WASHINGTON – The last time Sidney Crosby and Alexander Ovechkin played against each other was one of the more ignominious events in the last hockey season. It was the outdoor game in Pittsburgh, on January 1, 2011, when Crosby suffered a concussion that kept him out of the game for nearly eleven months. In the meantime, Ovechkin’s performance declined steadily and consistently to the point that the game tonight was almost a critical point in his career – if he couldn’t get excited about facing his old nemesis, after all, what could get him going?
We still don’t know the answer. The Caps looked listless if not altogether disinterested, and although neither superstar was a factor, Crosby’s team came away with a 2-1 victory.
Once considered the two titans of the NHL, Crosby and Ovechkin continue to go in different directions. They may have been 1a and 1b for several seasons, but that seems no longer the case. While it’s clear Crosby is on his way back to becoming a dominant player again, Ovechkin has proved thoroughly unmotivated. In fact, his ennui likely cost coach Bruce Boudreau his job, but the incoming coach, Dale Hunter, has now lost his first two games behind the Caps bench and Ovi hasn’t scored in either game.
And if Ovechkin thought a coaching change would bring about more ice time—a factor many consider to be at least part of Boudreau’s firing—he was wrong. Tonight Ovi had just 19:22 of playing time while Crosby played a minute more (both played 21 shifts). Ovi had just one shot on goal while Crosby had three. But most important, Crosby’s team managed to win even when its star didn’t play his best. Not so Ovi’s Capitals.
More significant, Crosby was at least noticeable the game, creating several good scoring chances despite leaving Washington after a regular season game without a point for the first time in his career (18 points in 11 previous games). The visitors outshot the Caps by more than double (35-17) and played a smarter, more disciplined game.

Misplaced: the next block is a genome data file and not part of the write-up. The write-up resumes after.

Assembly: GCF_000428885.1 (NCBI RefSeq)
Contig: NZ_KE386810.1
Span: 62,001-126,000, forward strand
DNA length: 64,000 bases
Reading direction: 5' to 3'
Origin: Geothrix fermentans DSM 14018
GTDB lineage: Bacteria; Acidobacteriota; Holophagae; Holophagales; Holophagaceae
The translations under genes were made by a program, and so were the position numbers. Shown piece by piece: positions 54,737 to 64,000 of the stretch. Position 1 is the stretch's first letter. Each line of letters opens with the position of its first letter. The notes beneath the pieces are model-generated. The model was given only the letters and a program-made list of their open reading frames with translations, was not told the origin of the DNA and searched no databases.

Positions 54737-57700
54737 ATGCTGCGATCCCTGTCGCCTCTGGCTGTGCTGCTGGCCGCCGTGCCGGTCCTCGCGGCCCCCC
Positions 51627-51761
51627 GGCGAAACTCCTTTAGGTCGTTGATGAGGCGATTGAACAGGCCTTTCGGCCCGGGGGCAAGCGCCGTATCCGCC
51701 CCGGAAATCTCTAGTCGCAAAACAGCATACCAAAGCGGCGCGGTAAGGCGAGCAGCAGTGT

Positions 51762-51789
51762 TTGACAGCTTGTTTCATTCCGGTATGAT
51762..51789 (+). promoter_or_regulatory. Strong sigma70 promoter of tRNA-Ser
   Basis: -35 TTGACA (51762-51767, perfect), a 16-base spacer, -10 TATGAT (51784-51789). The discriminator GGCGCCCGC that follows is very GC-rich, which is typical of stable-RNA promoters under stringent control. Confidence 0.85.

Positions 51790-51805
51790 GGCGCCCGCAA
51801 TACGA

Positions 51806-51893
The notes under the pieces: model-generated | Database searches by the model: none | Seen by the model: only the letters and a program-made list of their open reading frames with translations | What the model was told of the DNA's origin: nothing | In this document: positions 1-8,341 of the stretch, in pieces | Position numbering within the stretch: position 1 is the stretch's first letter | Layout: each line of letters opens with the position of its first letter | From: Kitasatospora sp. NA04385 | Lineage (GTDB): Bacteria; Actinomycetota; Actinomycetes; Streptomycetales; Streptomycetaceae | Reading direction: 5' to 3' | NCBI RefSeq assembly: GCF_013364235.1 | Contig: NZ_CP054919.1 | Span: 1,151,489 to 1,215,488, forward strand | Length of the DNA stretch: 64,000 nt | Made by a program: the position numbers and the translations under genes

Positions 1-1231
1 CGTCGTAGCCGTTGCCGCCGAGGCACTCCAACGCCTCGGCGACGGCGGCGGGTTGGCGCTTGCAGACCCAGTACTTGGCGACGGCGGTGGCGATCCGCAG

Crosby made his mark immediately in this game, rifling a hard shot just past goalie Tomas Vokoun on his first shift and taking a sneaky backhand that almost fooled Vokoun on shift number two. He was relatively quiet the rest of the period, though, but so was Ovechkin. Number 8 made a nice move to create one scoring chance, but he didn’t get a shot on goal and played on the periphery most of the period. Craig Adams scored the only goal of the period for the Pens.
The Capitals tied the game early in the second thanks to Jason Chimera, and this goal proved to be the only one of the middle 20 minutes. Ovechkin set up linemate Nicklas Backström for a great scoring chance, but Backström fired the puck well over the goal of a sprawling Marc-André Fleury.
Ovechkin took a penalty in the period, but although Crosby moved the puck around well with the extra man, the Pens failed to score. Chris Kunitz scored the winner early in the third when his shot from the slot eluded Vokoun.
Crosby had a couple of good scoring chances in the third period, but it was the final minute where the subtle contributions of the two stars were a highlight during a rare shift when both players were on the ice. With Vokoun on the bench for an extra skater, Ovechkin lost the puck at the Pittsburgh blueline but kept skating lazily into the Penguins end rather than stop and try to retrieve the puck. Moments later, Crosby controlled the puck along the boards in the Washington end, killing precious seconds as the clock headed towards zero.
And so the first game of the Crosby-Ovechkin rivalry in almost a year proved to be one of the most lacklustre, Washington’s number 8 showing none of the zip and hellbent skating which propelled him to a record 65 goals by a left winger just a few short seasons ago. For now, Crosby stands alone as the league’s marquee player. Let’s see if Ovi can fight back and give the Wizard of Croz a run for his money.